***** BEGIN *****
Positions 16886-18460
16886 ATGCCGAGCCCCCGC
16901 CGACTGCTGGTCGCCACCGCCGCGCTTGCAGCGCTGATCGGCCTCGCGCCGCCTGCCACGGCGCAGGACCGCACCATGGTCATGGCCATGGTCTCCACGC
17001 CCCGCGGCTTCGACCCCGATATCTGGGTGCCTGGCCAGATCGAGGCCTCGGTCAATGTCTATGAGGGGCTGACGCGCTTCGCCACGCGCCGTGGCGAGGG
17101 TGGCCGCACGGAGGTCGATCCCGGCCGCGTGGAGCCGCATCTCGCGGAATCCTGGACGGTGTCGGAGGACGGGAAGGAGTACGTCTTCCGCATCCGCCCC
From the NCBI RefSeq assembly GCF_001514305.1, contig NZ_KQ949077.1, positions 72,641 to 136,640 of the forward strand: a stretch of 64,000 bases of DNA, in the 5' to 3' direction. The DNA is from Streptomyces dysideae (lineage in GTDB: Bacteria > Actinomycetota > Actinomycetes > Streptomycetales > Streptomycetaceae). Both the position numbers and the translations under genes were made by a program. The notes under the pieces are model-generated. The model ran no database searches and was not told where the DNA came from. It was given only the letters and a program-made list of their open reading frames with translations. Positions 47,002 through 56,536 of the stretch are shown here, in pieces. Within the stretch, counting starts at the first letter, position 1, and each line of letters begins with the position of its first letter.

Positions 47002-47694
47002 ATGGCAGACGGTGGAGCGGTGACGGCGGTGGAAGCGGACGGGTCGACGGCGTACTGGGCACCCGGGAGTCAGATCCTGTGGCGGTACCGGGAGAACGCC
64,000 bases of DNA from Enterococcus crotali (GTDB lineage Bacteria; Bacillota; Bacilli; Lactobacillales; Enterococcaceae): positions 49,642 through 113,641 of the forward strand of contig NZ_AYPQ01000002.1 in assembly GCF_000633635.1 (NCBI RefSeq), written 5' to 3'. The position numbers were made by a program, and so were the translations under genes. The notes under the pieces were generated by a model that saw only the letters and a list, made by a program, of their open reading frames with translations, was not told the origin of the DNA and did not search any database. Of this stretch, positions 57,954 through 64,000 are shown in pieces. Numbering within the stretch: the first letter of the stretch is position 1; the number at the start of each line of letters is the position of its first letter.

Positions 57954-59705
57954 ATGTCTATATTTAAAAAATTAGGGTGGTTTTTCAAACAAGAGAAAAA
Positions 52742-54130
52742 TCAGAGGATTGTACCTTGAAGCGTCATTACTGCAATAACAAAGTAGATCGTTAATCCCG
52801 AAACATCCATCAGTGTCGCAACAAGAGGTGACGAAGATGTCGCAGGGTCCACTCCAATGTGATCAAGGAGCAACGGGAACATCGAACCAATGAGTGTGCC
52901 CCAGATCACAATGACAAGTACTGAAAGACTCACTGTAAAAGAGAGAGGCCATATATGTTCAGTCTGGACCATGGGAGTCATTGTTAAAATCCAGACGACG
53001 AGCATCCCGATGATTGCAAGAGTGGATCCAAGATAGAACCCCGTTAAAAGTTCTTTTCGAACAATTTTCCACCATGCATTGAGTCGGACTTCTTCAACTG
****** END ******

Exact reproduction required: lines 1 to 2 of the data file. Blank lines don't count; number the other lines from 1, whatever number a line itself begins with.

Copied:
Positions 16886-18460
16886 ATGCCGAGCCCCCGC